Saturday, January 17, 2009

An appeal to behavioral change over technological advance.

Dynamic carpooling- I've brought this up before, whether here or elsewhere. Now I see a description of it on Wikipedia. This is the social side of a combined social/technical solution to optimizing transportation efficiency. If you have a long commute it would really pay off. Just the other day I heard Daniel Sperling bring it up during his interview on NPR.

I think there is a misconception about the right path to a more efficient or globally responsible way of life. People tend to conceive this as a problem that requires a single solution. Of course, it requires many different solutions and approaches to the problem. I think the reason for this is that few people are willing to change their behaviors and accustomed way of living, and accordingly, if they wish to reduce human caused pollution, they hope to achieve this almost exclusively through technological innovations that make their consumerables less polluting. When it comes to vehicles, these are the people who see solar-electric and fuel cell technology as the answer to a healthier planet. I think this is very narrow thinking. Before I am accused of being a Luddite, let me state for the record that I would be the last person to say we do not need to develop better technological solutions and find ways to affordably mass produce them to get them into the hands of consumers. However, if we remove resistance to social change and our engrained behavior patterns, we do not need any technical advances to acheive the goal of sustainability. I know, it is easy to say, but it is also easy to forget. Sustainability is more a behavioral problem than a technological one. Answers that address our way of living can provide solutions right now. Technology will provide us with new possibilities, but let's not sacrifice our past in the race for the future. Let's do what we are already able to do right now.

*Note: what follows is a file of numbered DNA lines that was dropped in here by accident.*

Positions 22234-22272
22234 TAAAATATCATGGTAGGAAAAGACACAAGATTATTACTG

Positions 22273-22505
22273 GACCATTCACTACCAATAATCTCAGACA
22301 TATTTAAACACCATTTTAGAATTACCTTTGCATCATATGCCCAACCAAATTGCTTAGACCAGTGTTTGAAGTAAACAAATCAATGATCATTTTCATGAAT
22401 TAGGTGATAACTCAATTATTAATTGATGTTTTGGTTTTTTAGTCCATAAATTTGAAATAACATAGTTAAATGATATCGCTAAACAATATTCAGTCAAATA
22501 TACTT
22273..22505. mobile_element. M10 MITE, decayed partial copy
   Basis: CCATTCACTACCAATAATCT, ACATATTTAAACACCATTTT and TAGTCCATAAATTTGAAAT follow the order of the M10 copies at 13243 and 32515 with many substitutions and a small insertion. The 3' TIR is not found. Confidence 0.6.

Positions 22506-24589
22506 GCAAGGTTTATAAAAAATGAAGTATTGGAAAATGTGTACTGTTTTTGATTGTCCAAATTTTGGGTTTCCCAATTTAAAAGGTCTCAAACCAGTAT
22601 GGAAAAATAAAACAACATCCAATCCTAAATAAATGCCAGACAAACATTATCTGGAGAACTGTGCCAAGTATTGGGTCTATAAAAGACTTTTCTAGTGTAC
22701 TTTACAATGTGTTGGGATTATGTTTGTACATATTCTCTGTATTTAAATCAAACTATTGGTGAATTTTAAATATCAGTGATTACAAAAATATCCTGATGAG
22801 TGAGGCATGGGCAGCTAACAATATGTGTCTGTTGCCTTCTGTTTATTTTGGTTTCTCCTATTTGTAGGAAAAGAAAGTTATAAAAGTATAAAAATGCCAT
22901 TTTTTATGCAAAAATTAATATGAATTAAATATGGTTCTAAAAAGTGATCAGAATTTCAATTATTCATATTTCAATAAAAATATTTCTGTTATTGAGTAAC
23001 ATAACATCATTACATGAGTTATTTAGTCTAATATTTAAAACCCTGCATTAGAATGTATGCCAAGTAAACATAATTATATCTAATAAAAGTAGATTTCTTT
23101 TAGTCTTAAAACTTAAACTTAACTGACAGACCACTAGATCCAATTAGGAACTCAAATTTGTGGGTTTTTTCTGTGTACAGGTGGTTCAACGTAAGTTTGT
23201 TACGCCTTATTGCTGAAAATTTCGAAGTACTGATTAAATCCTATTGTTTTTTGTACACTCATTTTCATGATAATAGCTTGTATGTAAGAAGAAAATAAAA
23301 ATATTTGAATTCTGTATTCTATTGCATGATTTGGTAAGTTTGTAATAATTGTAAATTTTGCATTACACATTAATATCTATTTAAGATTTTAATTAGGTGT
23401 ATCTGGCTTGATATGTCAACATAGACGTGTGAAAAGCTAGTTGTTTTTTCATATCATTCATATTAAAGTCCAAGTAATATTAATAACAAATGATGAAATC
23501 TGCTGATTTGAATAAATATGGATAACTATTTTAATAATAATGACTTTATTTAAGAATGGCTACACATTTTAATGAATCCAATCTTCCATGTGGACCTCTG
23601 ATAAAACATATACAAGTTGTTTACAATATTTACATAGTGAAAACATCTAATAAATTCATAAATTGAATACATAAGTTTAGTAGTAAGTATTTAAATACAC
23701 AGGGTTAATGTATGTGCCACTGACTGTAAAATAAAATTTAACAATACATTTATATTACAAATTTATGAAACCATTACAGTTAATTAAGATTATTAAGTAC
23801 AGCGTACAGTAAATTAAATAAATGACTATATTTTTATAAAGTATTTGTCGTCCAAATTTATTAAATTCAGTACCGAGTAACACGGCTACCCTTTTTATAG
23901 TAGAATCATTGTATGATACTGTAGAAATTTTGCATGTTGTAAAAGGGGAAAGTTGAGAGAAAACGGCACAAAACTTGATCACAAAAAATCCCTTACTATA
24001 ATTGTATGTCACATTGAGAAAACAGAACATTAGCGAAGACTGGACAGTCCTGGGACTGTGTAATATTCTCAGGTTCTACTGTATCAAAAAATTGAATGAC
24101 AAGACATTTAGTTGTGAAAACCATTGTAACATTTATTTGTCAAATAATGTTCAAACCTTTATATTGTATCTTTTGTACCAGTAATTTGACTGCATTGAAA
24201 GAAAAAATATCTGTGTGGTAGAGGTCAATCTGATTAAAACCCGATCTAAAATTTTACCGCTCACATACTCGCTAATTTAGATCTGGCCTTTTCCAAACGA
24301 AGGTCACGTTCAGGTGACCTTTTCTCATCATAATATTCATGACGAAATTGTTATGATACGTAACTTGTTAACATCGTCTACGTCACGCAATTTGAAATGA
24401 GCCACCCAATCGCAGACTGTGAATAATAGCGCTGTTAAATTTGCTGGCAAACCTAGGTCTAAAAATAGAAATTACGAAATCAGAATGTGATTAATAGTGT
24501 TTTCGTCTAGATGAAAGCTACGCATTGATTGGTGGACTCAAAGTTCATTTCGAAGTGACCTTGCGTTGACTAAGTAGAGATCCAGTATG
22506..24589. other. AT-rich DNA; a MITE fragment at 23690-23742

A few more misconceptions I see:

Few people seem to know what waste really is. Waste is not waste if it can be used as a resource or fuel at the next step down the chain. Just because it isn't used right now doesn't mean it won't be put to use later or by someone or something else. Waste is better defined by it's social and environmental costs, which need to be understood first. Before we can understand efficiency or recycling we need to know more about waste.

More is not always better. This assumption often goes unnoticed. There is a futurist periodical called "Infinite Energy"- maybe I should coin the term energy lust to describe this, because I have no idea what someone would do with infinite energy were they to actually get it.

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